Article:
Anna Karczewska-Nabelek, PhD—a distinguished audiological researcher who helped develop the acceptable noise level (ANL) test and was a world authority on hearing in noise—died at age 81 on May 2.
Born in 1934 in Warsaw, Poland, Nabelek earned a PhD in acoustics from the Technical University in Warsaw in 1959, then worked at the Polish Academy of Sciences and the Polish Academy of Sciences. In 1967, she and her husband, Igor, were invited to be visiting scholars at the Central Institute for the Deaf (CID) in St Louis. To escape communism in Central Europe, her entire family decided to remain in the United States. Anna obtained a fellowship at Gallaudet College for the Deaf in Washington, DC, followed by a year working at the Veterans Administration Hospital. In 1973, she and Igor moved to Knoxville, Tenn, where they lived the rest of their lives, and Anna worked as a research professor at the University of Tennessee until her retirement.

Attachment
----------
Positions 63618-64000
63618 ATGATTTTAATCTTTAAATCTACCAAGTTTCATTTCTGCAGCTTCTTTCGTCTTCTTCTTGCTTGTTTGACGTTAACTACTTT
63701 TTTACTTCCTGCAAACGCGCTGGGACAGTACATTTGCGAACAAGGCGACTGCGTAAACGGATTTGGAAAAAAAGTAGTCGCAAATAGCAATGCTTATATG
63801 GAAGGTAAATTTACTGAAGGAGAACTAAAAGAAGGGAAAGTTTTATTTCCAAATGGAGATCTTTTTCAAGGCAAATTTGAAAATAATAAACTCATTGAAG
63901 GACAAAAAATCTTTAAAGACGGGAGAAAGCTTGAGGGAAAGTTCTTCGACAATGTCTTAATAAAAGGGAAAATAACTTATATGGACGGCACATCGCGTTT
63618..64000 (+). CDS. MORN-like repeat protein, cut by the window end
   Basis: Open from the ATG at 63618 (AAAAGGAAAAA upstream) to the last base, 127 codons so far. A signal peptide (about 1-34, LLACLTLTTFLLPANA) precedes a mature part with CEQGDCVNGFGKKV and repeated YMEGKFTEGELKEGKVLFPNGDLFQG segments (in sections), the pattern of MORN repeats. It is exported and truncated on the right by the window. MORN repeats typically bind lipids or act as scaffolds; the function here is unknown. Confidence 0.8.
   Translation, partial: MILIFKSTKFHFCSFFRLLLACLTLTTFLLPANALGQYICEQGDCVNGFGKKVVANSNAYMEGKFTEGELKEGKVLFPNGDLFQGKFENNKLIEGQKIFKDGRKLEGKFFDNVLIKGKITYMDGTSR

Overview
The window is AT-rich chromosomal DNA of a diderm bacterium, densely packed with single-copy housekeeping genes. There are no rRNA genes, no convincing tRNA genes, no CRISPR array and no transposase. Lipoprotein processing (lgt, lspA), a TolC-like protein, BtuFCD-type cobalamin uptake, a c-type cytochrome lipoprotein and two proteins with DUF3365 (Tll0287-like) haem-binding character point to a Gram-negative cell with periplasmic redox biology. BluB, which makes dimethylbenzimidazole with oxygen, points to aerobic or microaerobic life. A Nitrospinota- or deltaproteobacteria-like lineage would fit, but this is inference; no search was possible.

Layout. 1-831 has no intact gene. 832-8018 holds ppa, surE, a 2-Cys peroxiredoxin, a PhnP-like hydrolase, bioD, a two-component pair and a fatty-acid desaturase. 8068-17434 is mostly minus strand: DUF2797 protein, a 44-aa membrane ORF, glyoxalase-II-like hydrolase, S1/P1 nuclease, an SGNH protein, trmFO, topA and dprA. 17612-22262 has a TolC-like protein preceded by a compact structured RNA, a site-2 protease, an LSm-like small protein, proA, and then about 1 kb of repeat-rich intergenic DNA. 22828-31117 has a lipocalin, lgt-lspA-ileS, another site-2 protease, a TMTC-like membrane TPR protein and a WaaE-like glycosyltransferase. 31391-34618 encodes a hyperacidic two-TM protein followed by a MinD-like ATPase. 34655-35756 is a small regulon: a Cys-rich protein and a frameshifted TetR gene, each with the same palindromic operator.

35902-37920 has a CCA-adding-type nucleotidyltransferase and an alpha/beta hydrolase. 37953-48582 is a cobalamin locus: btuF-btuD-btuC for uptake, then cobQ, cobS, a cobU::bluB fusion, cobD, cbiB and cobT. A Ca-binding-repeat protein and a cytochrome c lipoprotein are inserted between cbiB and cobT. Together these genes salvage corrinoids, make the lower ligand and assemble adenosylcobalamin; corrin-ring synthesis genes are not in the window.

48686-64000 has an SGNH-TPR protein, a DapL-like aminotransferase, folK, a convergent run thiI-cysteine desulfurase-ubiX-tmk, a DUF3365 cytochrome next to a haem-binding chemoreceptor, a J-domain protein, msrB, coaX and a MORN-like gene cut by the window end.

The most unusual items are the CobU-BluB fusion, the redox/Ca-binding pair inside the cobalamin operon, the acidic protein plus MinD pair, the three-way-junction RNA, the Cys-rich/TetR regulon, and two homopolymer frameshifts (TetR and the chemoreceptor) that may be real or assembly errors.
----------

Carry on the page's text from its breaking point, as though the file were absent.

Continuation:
Dr Nabelek was known worldwide for her research on speech in noise. In particular, her research in the early 2000s involved peoples’ acceptance of background noise while listening to speech and its relationship to hearing aid use, leading to the development of the ANL. The ANL is now widely used to advise dispensers on the likelihood of whether a patient is a good candidate for a hearing aid. Those patients who do not do well on the ANL are likely to need special assistance, including a hearing aid with good noise reduction and directionality.
Although Nebelek suffered from severe rheumatoid arthritis for several decades, she became recognized worldwide for her contributions to research and mentoring students. She was honored with the AAA Career Research Award by the American Academy of Audiology in 2001, and given awards by the University of Tennessee and the American Association of Retired People. She was also an honorary fellow of the Acoustical Society of America and the American Speech, Language, and Hearing Association.